Alternative Histories of English

By Richard Watts; Peter Trudgill | Go to book overview

3

'North of Watford Gap'

A cultural history of Northern English (from 1700)

Katie Wales

Introduction

Tony Crowley (1991:2) has noted significantly how the 'history' of the English language has generally been seen as a 'seamless narrative'; and one which, we may add, on the evidence of the many textbooks on the subject published, assumes this history to be that of standard English, especially after the Middle English period. Indeed, Burnley's explicit comment, odd though it is, on his own work underlines the traditional orthodoxy: that he 'sustains the consensus view of the development of the language through successive historical periods to the goal of present-day standard English' (Burnley 1992: x) (my italics). In this accepted version of history handed down from generation of students to generation, dialects of English, safely subsumed under the catch-all term 'non-standard' varieties (and labelled only in relation to the standard), are marginalised, ceasing to have any significance after the emergence of a written standard in London during the fifteenth century. It is as if they have no existence: yet even though dialect features were indeed submerged by the spread of the standard in formal and literary writings, popular dialect literature continued in both oral and written forms, and dialects flourished in spoken discourse, as today, albeit subject to hegemonic condescension and even ridicule. Of course, the 'silence' of dialects in public spheres means that evidence for their earlier history before an age of technical recording can be hard to retrieve. There is also the problem, which hinders dialect studies even today, that certain aspects of dialect study have been comparatively neglected, namely syntax, pragmatics and prosody (stress and intonation), and, until fairly recently, the study of urban speech.

These and other reasons may account for the fact that focused studies of the history of regional varieties are scarce: as far as I know, there is no detailed or extensive history of Northern English, for example. 1 Not that this history is completely ignored in traditional accounts, especially for the Late Old English and Middle English periods, although, strangely, Skeat (1911:24) dismisses this period of the dialect's history as 'with a few insignificant exceptions … a total blank'. For due weight has indeed to be given, for example, to the 'contributions' of Northern English, most probably under the impact of the Scandinavian settlements in the Danelaw area, to the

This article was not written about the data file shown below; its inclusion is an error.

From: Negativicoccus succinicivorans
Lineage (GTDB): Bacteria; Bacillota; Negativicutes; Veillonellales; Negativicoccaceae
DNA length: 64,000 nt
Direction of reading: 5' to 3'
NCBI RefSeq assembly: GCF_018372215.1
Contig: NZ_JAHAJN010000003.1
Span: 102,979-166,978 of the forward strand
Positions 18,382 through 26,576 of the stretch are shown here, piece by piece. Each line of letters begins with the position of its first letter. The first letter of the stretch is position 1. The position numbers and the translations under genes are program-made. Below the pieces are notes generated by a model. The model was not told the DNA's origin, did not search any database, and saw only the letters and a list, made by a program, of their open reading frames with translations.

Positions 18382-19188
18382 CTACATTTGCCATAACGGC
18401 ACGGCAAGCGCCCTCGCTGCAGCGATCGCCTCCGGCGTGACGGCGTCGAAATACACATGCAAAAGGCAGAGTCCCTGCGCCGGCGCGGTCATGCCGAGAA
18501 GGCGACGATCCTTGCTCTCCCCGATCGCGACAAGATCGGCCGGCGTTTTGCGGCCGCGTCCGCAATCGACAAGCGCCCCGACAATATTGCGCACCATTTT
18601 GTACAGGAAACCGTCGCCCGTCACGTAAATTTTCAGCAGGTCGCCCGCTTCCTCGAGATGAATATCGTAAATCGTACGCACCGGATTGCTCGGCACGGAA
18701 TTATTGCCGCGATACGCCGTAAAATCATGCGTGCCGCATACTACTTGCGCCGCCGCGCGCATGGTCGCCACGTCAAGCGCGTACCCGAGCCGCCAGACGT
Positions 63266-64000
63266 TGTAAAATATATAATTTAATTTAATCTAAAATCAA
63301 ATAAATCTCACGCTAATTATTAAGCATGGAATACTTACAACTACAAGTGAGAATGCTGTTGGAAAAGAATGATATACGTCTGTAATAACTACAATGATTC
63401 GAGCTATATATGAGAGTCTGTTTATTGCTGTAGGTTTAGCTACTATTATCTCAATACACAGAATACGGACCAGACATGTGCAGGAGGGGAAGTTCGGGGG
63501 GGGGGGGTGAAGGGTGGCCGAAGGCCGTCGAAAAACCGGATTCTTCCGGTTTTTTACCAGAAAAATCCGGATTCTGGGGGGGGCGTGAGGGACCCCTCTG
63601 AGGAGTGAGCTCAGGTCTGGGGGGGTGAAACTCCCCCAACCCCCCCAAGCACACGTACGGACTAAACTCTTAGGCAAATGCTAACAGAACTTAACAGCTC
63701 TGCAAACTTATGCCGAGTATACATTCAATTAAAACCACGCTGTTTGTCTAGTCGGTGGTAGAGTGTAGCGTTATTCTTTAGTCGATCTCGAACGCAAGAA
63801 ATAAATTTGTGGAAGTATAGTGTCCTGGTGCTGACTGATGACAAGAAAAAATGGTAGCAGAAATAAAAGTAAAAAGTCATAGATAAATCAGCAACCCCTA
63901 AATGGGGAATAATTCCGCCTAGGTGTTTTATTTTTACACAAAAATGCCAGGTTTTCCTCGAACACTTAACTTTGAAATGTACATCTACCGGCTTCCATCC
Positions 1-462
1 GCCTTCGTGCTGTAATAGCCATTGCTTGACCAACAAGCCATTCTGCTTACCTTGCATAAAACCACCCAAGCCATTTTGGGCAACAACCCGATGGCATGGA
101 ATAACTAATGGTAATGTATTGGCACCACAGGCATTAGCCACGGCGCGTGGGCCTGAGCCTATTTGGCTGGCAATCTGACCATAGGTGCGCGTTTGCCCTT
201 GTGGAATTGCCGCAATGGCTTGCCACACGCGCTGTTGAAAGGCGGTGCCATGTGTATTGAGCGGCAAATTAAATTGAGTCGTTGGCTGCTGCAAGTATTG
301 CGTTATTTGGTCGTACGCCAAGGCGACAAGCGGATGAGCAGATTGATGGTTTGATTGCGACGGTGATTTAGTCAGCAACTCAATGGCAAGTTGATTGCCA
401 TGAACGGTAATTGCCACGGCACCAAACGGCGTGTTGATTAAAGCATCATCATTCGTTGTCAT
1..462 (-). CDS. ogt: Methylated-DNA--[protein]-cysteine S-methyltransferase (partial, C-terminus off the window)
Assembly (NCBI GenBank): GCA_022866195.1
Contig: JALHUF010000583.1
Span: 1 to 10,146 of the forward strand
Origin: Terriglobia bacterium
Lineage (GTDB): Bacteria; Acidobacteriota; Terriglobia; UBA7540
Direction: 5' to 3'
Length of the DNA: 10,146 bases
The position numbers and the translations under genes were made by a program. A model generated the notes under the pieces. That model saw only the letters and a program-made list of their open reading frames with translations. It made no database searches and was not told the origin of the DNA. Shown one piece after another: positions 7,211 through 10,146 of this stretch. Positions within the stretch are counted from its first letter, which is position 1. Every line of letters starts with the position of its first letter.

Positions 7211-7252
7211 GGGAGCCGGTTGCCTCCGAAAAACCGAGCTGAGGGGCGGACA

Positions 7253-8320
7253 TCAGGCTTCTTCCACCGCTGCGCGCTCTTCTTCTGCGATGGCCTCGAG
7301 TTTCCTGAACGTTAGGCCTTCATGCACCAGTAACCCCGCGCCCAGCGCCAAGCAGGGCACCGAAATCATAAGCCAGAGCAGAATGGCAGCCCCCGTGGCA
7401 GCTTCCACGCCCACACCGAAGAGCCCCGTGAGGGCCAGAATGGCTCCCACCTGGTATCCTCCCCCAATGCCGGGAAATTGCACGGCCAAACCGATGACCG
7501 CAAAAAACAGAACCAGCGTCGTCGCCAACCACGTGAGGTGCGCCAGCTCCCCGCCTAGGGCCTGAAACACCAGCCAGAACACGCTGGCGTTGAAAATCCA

-45-

Notes for this page

Add a new note
If you are trying to select text to create highlights or citations, remember that you must now click or tap on the first word, and then click or tap on the last word.
One moment ...
Default project is now your active project.
Project items

Items saved from this book

This book has been saved
Highlights (0)
Some of your highlights are legacy items.

Highlights saved before July 30, 2012 will not be displayed on their respective source pages.

You can easily re-create the highlights by opening the book page or article, selecting the text, and clicking “Highlight.”

Citations (0)
Some of your citations are legacy items.

Any citation created before July 30, 2012 will labeled as a “Cited page.” New citations will be saved as cited passages, pages or articles.

We also added the ability to view new citations from your projects or the book or article where you created them.

Notes (0)
Bookmarks (0)

You have no saved items from this book

Project items include:
  • Saved book/article
  • Highlights
  • Quotes/citations
  • Notes
  • Bookmarks
Notes
Cite this page

Cited page

Style
Citations are available only to our active members.
Sign up now to cite pages or passages in MLA, APA and Chicago citation styles.

(Einhorn, 1992, p. 25)

(Einhorn 25)

1

1. Lois J. Einhorn, Abraham Lincoln, the Orator: Penetrating the Lincoln Legend (Westport, CT: Greenwood Press, 1992), 25, http://www.questia.com/read/27419298.

Cited page

Bookmark this page
Alternative Histories of English
Table of contents

Table of contents

Settings

Settings

Typeface
Text size Smaller Larger Reset View mode
Search within

Search within this book

Look up

Look up a word

  • Dictionary
  • Thesaurus
Please submit a word or phrase above.
Print this page

Print this page

Why can't I print more than one page at a time?

Full screen
/ 281

matching results for page

Cited passage

Style
Citations are available only to our active members.
Sign up now to cite pages or passages in MLA, APA and Chicago citation styles.

"Portraying himself as an honest, ordinary person helped Lincoln identify with his audiences." (Einhorn, 1992, p. 25).

"Portraying himself as an honest, ordinary person helped Lincoln identify with his audiences." (Einhorn 25)

"Portraying himself as an honest, ordinary person helped Lincoln identify with his audiences."1

1. Lois J. Einhorn, Abraham Lincoln, the Orator: Penetrating the Lincoln Legend (Westport, CT: Greenwood Press, 1992), 25, http://www.questia.com/read/27419298.

Cited passage

Thanks for trying Questia!

Please continue trying out our research tools, but please note, full functionality is available only to our active members.

Your work will be lost once you leave this Web page.

For full access in an ad-free environment, sign up now for a FREE, 1-day trial.

Already a member? Log in now.